Mayor Adams Floats Nationwide Guns Database at Meeting of Mayors

New York City Mayor Eric Adams speaks during the Milken Institute Global Conference in Beverly Hills, California (Patrick T. Fallon/AFP/Getty Images/TNS)

NEW YORK (New York Daily News/TNS) —   Mayor Eric Adams is meeting with several other mayors from around the country Wednesday at Gracie Mansion to discuss how to better tackle gun violence and to “send a strong message on the national level and the state level.”

Before the confab at the mayor’s official residence, Adams and three other mayors — St. Louis Mayor Tishaura Jones, Buffalo Mayor Byron Brown and Little Rock, Ark. Mayor Frank Scott Jr. — spoke to ABC News to lay out some of their goals.

“We’re dealing with the same problem, a $9 billion industry that’s profits are turning profit into pain in our communities,” Adams said. “We want to mobilize, strategize, learn from each other and see best practices.”

The mayors who met on Wednesday are members of Mayors Against Illegal Guns. Adams said one of their goals is to use a “centralized database to show where guns are coming from, who are the manufacturers.”

Creating such a database could serve as a tool in lawsuits against manufacturers from victims of gun violence and their families.

“Five manufacturers in this country are producing over 50% of the crime, the guns that are used in crimes,” Adams said. “We must learn from each other united as mayors.”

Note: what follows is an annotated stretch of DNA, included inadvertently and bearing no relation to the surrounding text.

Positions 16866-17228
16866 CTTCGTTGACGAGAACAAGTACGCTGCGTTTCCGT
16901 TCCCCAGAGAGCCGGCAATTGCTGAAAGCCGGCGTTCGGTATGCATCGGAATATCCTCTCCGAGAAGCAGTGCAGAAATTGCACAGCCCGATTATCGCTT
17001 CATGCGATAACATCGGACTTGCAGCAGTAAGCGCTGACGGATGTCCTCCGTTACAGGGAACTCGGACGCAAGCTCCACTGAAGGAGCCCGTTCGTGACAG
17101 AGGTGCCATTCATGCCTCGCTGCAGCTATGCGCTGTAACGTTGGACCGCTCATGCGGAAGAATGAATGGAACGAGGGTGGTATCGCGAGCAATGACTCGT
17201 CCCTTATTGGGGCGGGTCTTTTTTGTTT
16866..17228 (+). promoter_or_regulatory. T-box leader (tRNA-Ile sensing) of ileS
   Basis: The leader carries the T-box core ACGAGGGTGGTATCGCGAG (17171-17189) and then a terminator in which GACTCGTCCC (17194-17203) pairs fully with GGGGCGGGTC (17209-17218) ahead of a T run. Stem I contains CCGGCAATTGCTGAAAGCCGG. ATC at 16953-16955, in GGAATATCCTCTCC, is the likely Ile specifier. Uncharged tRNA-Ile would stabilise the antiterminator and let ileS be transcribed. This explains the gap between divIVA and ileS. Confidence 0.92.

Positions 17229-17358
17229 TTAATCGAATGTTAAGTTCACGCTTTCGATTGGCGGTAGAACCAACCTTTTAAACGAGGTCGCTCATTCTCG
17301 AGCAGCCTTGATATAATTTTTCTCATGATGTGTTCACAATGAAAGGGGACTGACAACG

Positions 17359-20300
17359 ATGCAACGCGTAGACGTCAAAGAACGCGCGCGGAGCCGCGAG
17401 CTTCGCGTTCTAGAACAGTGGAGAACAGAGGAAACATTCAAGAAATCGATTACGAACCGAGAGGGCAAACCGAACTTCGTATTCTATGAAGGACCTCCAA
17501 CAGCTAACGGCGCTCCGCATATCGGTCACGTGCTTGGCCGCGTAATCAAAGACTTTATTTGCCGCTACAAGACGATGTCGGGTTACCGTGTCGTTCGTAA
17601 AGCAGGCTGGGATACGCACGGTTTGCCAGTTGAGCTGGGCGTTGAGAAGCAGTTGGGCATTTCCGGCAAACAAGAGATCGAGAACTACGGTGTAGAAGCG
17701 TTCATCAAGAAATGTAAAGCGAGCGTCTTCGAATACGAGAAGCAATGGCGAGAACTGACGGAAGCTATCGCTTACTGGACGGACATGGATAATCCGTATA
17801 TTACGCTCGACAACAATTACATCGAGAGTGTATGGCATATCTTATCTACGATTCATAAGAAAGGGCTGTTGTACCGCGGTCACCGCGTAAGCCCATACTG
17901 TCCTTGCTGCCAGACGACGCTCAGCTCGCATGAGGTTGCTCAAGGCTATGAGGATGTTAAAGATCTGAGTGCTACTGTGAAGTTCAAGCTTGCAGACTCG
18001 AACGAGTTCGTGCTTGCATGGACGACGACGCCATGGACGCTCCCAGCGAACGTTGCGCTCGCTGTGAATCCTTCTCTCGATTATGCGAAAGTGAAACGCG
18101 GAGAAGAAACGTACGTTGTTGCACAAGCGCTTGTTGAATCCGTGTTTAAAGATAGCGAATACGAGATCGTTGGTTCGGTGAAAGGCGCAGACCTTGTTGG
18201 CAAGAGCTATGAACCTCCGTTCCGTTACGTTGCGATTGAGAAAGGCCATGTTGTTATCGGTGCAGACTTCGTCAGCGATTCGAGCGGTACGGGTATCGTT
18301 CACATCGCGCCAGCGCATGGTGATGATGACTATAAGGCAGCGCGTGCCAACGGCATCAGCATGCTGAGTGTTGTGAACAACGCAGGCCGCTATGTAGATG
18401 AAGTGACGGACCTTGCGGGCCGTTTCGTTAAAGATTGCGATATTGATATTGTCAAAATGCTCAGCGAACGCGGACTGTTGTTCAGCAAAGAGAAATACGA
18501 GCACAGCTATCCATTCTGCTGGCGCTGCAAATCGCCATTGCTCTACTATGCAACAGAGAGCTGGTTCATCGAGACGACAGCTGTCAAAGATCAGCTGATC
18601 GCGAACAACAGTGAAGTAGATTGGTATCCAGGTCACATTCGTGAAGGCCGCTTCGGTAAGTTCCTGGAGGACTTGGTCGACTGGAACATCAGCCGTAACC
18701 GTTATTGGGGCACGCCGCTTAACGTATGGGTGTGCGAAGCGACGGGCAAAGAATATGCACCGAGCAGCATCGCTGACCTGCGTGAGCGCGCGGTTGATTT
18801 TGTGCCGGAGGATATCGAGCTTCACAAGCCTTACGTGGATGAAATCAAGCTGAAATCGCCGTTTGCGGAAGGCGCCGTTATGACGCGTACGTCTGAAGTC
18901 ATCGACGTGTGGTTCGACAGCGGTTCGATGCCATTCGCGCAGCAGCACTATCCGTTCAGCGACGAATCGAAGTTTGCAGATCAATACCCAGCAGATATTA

Last month, New York City Councilman Shaun Abreu introduced a bill that would require the NYPD and the mayor’s office to publicly identify the locations and details of firearms seizures, including information on the dealers who sell guns and where they operate. Abreu told the Daily News on Wednesday that he expects the bill will be approved by the full Council next month.

Jones described the mayors’ effort as a response to the federal government’s relative inaction on the issue. Last month, President Joe Biden signed off on the first significant gun control law in decades. The law incentivizes states to adopt red flag laws, which would pave the way for courts to remove guns from people considered a threat. But many gun control advocates say it’s too little, too late, especially in light of recent mass shootings like the ones in Buffalo and Uvalde, Texas.

“If this were any other industry and it was as deadly, then the government would have already acted to make sure that we got rid of whatever was killing our citizens, and we haven’t seen that sort of action from the federal government,” Jones said. “We have to look at the root causes and look at other strategies to try to cure gun violence in our communities.”

Adams has been demanding more help from the feds for months as he’s faced a number of high-profile shootings in the city.

Earlier this week, Adams praised Biden for appointing a new head to the Bureau of Alcohol, Tobacco, Firearms and Explosives, but on Wednesday he suggested more could be done on that front — in addition to the database he and other mayors are working on.

“We need more help from the federal government,” he said. “Let’s make sure we expand on the number of ATF agents. Let’s do information sharing for the first time. This database that we’re going to use where guns are coming from — we’re encouraging others to share this information.”

To Read The Full Story

Are you already a subscriber?
Click to log in!